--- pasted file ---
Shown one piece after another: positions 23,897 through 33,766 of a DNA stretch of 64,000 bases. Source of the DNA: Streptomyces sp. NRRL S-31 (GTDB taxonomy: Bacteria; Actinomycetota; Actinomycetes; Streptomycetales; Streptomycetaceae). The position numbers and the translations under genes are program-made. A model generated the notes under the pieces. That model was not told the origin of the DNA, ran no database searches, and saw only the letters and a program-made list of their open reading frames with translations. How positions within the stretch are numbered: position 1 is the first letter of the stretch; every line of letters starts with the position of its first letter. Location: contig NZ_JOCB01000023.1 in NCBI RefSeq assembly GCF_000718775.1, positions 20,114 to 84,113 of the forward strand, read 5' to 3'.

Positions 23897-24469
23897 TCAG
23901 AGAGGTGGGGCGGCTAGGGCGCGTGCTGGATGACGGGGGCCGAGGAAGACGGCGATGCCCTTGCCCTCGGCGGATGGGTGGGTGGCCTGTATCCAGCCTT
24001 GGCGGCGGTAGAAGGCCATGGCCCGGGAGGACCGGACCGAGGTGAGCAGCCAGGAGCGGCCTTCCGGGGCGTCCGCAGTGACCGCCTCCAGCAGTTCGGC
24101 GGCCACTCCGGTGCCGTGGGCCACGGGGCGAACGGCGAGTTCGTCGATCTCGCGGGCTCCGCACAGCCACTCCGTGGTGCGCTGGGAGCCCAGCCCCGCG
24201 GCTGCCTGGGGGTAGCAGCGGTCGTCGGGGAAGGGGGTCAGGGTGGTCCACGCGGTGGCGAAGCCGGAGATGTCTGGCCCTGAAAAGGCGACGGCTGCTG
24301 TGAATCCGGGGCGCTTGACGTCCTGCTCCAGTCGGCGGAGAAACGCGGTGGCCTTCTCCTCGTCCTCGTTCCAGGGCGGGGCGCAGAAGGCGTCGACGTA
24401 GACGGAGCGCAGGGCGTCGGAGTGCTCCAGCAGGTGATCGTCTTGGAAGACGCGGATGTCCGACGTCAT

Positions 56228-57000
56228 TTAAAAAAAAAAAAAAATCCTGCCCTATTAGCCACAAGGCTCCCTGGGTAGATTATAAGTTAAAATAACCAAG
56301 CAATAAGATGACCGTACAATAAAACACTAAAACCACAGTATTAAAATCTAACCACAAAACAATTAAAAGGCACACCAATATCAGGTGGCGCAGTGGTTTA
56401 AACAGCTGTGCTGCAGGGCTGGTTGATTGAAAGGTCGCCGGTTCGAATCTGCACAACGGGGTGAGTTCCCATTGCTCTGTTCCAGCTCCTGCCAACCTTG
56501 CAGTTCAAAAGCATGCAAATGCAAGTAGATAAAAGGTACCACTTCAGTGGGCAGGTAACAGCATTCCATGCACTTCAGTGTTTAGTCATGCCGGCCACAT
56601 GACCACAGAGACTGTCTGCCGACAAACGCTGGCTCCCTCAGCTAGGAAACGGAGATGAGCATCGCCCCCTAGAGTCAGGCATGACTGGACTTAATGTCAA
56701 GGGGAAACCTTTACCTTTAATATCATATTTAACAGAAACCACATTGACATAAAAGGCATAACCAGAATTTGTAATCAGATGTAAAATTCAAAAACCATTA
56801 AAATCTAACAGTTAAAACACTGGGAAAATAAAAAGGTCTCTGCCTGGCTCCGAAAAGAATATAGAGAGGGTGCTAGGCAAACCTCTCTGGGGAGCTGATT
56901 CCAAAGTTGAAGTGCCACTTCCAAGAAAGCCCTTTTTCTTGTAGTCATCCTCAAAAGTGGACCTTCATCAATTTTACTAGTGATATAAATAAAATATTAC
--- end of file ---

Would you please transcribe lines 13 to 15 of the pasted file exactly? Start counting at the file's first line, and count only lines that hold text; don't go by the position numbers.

56401 AACAGCTGTGCTGCAGGGCTGGTTGATTGAAAGGTCGCCGGTTCGAATCTGCACAACGGGGTGAGTTCCCATTGCTCTGTTCCAGCTCCTGCCAACCTTG
56501 CAGTTCAAAAGCATGCAAATGCAAGTAGATAAAAGGTACCACTTCAGTGGGCAGGTAACAGCATTCCATGCACTTCAGTGTTTAGTCATGCCGGCCACAT
56601 GACCACAGAGACTGTCTGCCGACAAACGCTGGCTCCCTCAGCTAGGAAACGGAGATGAGCATCGCCCCCTAGAGTCAGGCATGACTGGACTTAATGTCAA